By now you’ve probably heard of Ross Ulbricht and Silk Road. When he was apprehended last year in San Francisco and charged with running the world’s largest online drug and illegal goods marketplace, he was at a local library using the wireless network to log in to his black market business.
Ulbricht is still claiming he wasn’t the one running Silk Road, but as someone who personally knows that the FBI was poking at Noisebridge (the hackerspace nearby Ulbricht’s library) for at least a year before he was apprehended, it’s clear that these darknet markets are a major target for law enforcement.
Still, Ulbricht supposedly left behind a large sum of bitcoins in a wallet somewhere, ostensibly as a way for him to support himself if he ever gets out of jail. These darknet markets take a commission on sales, and I have long said that the worldwide value of all bitcoins will eventually level off at about the same amount as the value of the world’s heroin supply. Bitcoins are, literally, a currency backed by drugs instead of gold.
Ulbricht’s story, however, is just a drop in the bucket today. It’s another tale of someone getting arrested after not being careful enough. He’ll fall by the wayside of history as little more than the first person to fall because of darknet markets.
The people they’ll be talking about for years, instead of Ulbricht, are Kimble and Verto. These two folks just cashed out a $34 million bitcoin heist, and they did it by being, basically, typical e-commerce software developers.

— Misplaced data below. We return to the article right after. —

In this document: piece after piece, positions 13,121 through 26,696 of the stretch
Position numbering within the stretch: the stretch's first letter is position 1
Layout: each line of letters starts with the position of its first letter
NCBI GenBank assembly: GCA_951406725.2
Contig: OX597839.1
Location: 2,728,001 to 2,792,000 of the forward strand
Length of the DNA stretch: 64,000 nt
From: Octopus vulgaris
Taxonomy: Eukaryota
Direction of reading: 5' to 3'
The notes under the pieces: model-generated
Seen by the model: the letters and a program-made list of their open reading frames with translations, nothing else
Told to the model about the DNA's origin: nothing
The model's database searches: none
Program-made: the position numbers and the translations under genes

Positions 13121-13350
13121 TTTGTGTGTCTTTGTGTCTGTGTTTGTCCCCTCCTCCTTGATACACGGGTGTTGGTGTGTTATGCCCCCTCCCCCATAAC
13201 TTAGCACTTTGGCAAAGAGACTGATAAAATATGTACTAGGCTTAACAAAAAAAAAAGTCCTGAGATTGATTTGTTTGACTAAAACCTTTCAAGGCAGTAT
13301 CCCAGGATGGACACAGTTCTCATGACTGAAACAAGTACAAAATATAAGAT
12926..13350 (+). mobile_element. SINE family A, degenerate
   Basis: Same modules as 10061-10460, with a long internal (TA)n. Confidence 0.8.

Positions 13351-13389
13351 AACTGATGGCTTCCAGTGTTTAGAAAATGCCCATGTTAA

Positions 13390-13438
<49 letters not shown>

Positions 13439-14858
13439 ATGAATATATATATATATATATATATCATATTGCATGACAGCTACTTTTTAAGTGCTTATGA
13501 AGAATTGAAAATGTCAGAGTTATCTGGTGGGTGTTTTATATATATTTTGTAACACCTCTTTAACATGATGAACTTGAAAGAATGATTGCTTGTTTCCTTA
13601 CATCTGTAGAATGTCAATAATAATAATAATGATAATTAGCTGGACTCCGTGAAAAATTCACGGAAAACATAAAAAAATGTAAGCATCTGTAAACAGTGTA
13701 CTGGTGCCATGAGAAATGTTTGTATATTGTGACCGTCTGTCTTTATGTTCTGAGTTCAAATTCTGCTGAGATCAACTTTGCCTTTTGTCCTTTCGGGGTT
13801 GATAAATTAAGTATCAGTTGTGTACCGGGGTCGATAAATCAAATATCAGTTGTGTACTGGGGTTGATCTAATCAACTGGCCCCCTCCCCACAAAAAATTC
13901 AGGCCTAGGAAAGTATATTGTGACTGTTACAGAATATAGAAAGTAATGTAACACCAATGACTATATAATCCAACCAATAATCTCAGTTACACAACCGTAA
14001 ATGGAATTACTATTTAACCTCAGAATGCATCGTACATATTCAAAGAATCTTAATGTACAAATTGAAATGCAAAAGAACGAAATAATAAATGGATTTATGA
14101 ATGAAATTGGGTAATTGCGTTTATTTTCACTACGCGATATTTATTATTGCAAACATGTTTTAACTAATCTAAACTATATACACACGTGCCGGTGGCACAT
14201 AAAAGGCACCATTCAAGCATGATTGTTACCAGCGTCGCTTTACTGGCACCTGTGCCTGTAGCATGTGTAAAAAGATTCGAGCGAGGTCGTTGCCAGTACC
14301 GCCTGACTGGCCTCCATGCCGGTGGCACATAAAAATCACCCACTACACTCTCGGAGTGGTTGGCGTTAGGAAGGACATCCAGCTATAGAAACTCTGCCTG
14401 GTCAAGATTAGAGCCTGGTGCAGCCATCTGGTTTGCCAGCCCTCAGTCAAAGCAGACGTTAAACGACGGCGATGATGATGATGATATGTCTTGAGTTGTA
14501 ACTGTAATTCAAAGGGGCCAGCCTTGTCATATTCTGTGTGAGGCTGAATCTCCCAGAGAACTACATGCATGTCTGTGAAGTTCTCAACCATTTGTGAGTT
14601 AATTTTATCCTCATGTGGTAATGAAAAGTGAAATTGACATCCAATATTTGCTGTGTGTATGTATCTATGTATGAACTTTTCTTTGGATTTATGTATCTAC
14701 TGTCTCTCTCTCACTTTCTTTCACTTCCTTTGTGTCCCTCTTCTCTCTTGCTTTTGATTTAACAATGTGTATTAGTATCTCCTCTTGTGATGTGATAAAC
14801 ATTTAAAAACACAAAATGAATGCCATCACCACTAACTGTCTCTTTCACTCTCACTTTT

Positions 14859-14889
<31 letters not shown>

Let’s first explain how Evolution Marketplace worked. Generally, drug dealers are not trustworthy people, so software had to solve this problem somehow. Sites like Silk Road just served as a place for dealers to meet customers. A small fee was paid to Silk Road, but generally, the dealers and their clients traded bitcoins on their own. Evolution, however, included an escrow service.
As a journalist, I’ve long read the forums on the darknet sites because they are absolutely riveting. They contain drama, intrigue, mystery, bravado, stupidity, and the entire gamut of human emotions. It’s like “Scarface,” the soap opera.
While reading forums back on the Silk Road, I noticed a fairly common pattern with buyers on the site. Often, they would post four or five reviews of the same dealer, and the reviews would read as follows: